Vocabulary Lessons

The road entering the main square in Darmstadt is paved with red cobblestones. Streetcar tracks run down its center, shops line its edges, and a bus stop sprawls along the left sidewalk. Normally, I cycle slowly here, dodging pedestrians and traffic, and cut sharply across the streetcar tracks where a construction zone forces traffic into the left lane.

Yesterday, there were no buses and no people stumbling about like winos on an early-morning bender. I flew past the bus stop and swerved left to avoid the construction zone. I was going too fast to turn sharply and before I could think, "Shit," both tires slotted into the streetcar tracks.

Leaning crazily to the left and desperate to right myself, I failed to see a rail entering from the right. It pinched my front tire to a halt and I slammed to the ground. I landed hard on my left hip, my head skipped across the cobblestones, and I heard one of the lenses from my glasses skitter off into the distance.

Somewhat dazed, my first thought was to find my lens before a bus or streetcar ran over it. I groped blindly around, happy to be in Germany, where I could expect help momentarily, rather than in the US, where I would be either part of the side-show or a potential mugging victim. Sure enough, a couple of middle-aged women edged toward me.

"Sind Sie verletzt?" (Are you injured?)

"Ich hab' meine Linse verloren." (I have lost my camera lens. Alternatively: I have lost my lentil. Your choice.)

"Ah -- Brillenglas." (Terrific. I'm laying on the wet pavement, the wind knocked out of me, embarrassed and in pain, and they're improving my vocabulary.)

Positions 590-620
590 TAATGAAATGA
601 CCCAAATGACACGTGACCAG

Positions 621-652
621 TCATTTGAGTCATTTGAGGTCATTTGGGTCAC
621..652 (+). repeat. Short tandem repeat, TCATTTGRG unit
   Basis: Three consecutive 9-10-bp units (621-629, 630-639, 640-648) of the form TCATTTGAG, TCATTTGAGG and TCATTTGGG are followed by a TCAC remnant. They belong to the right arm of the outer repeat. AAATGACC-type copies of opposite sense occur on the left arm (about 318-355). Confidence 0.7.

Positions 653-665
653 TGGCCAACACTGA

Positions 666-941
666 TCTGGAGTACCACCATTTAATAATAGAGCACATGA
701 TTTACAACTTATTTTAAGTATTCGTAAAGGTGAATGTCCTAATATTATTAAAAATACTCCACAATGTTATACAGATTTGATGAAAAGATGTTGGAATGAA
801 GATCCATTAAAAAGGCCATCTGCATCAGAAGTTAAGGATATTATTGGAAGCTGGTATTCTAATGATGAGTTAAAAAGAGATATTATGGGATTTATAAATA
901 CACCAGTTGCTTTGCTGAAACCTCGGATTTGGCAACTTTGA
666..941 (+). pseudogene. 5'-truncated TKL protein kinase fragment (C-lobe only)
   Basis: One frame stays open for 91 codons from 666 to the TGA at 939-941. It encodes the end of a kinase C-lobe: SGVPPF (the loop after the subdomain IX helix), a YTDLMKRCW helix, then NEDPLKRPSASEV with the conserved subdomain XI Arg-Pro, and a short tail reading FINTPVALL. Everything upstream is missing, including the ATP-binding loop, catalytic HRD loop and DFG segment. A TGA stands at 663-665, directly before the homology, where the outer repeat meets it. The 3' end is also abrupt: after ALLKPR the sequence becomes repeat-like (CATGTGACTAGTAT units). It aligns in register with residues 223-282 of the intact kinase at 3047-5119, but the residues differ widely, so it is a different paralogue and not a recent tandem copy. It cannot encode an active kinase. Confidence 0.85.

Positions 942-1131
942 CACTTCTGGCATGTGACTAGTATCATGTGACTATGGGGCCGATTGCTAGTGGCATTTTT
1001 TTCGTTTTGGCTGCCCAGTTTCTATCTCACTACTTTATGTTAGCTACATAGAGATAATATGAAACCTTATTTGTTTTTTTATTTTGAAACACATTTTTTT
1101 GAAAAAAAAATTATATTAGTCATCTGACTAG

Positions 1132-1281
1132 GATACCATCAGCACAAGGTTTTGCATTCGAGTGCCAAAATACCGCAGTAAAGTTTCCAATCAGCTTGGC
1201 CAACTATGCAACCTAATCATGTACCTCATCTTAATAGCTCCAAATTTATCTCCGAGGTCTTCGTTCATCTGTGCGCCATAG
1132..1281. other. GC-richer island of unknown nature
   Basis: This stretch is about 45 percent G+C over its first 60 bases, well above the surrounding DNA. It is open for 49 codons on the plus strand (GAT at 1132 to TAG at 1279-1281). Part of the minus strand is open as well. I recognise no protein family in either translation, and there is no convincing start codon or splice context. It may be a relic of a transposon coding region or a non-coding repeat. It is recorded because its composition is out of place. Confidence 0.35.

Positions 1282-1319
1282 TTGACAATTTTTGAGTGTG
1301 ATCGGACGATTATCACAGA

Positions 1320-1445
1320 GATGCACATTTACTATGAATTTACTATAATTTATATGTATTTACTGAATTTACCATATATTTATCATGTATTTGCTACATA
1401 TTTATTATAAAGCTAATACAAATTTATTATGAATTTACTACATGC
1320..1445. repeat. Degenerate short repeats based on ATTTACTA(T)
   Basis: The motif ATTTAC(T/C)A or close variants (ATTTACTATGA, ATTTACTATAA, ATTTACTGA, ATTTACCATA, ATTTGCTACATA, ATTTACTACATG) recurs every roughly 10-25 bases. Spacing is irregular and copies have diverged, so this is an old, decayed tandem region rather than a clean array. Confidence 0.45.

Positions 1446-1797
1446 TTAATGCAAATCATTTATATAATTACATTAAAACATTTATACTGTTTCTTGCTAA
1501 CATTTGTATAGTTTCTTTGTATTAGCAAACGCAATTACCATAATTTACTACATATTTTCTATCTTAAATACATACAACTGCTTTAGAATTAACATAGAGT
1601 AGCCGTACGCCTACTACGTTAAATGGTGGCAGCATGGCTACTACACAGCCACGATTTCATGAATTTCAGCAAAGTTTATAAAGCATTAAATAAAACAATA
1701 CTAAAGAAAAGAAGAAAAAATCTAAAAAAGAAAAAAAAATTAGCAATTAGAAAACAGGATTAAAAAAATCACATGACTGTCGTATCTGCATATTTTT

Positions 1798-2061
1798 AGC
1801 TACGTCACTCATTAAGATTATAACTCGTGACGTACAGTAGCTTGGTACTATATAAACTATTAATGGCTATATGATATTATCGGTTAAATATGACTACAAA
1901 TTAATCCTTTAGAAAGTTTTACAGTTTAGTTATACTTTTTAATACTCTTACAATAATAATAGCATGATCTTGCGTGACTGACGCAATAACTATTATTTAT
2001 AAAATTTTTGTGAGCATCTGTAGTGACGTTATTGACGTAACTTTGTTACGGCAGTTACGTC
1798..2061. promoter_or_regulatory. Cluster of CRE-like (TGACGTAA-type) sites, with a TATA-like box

"Hier gibt's." (Here it is.)

"Oh, danke schoen." (I stop worrying about waving streetcars and buses to a halt.)

"Ist alles in Ordnung?" (Is everything OK?)

"Ja, nur ein bisschen Weh." (Yes. Just a little pain.)

I staggered to my feet, dazed from lack of oxygen, and stumbled to the sidewalk. If there was anything I didn't want, it was for some well-meaning citizen to whip out their cell phone, call an ambulance, and subject me to fourteen types of German bureaucracy I haven't yet experienced.

My hip was killing me but my glasses were OK and my trusty, 15-year-old Bell helmet seemed to have saved me from a severe concussion, or at least a premature ear removal. I sat down, popped my lens back into its frame, and caught my breath, then low-tailed it to my office before anybody else tried to help.

The rest of the day was a Whitman's Sampler of pain. It started out mild and diffuse, then crept around my buttocks until even my right cheek -- which, as far as I know, never hit anything -- had stiffened up. My left hip swelled and the pain, sharper now, honed in on the head of the femur as well as a point above and to the rear of it. Blunt trauma is no fun.

Sitting was OK, standing less so, walking unpleasant, and getting out of a chair agony. All day long, my officemate looked strangely at me and inquired, once again, if I really didn't want to visit the doctor. Having been banged up often enough and reasonably certain that nothing was broken or torn, I declined, then made more funny groaning noises.

Fortunately, Karin had driven to work and I wasn't forced to ride home; getting out of the passenger seat was hard enough. Once in our apartment, I surrendered myself to the miracle of Ibuprofen. And amazingly enough, all that's left today is a smattering of pain, just enough to remind me how to behave around streetcar tracks.